When you eat oatmeal, what happens to your cholesterol?

It is well-known that oats can help lower your cholesterol naturally. It's true! It gets more complicated, however, when you take into account the many variations of cholesterol in your body.

There are four numbers you'll get when you get your cholesterol lab results: LDL cholesterol, HDL cholesterol, triglycerides, and total cholesterol.

It all begins in your intestines. Whole grains, such as oats, bind cholesterol during digestion, making it easier to digest.

Cholesterol is bound in the gut by oats.

As a result, cholesterol levels are reduced because it is excreted rather than absorbed. Soluble fibre, which is abundant in oats, aids in the digestion of cholesterol and excretes it from the body.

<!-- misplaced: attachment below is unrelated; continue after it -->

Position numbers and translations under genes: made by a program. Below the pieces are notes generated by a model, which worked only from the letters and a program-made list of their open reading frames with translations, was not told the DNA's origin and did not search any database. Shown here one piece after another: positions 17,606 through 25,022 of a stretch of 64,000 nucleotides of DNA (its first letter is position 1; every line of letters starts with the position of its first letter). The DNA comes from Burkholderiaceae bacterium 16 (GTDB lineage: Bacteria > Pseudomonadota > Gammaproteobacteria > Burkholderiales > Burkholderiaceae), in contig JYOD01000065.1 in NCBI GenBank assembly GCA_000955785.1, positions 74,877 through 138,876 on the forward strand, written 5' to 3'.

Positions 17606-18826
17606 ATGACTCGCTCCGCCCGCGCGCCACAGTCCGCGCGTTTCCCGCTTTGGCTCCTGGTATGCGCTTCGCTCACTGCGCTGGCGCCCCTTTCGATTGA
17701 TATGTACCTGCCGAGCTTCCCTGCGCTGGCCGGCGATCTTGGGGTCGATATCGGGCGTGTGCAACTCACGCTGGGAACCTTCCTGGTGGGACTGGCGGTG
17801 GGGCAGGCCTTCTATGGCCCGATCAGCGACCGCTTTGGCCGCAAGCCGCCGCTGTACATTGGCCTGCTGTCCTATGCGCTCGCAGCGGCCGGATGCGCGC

As a "binder," soluble fibre prevents the absorption and circulation of "bad" cholesterol.

Second, your LDL cholesterol levels fall.

Dietary intake of cholesterol can be altered by increasing consumption of high-soluble-fiber foods such as oatmeal and other oat-based products.

All of the cholesterol in your body, good and bad, is included in your total cholesterol reading.

As a result, your cholesterol levels fall.

Foods high in soluble fibre significantly reduce LDL cholesterol, but have little effect on HDL cholesterol. '

No changes are made to HDL cholesterol.

However, a heart-healthy diet alters the good-to-bad cholesterol ratio, which impacts total cholesterol as well as the HDL-to-LDL cholesterol ratio.

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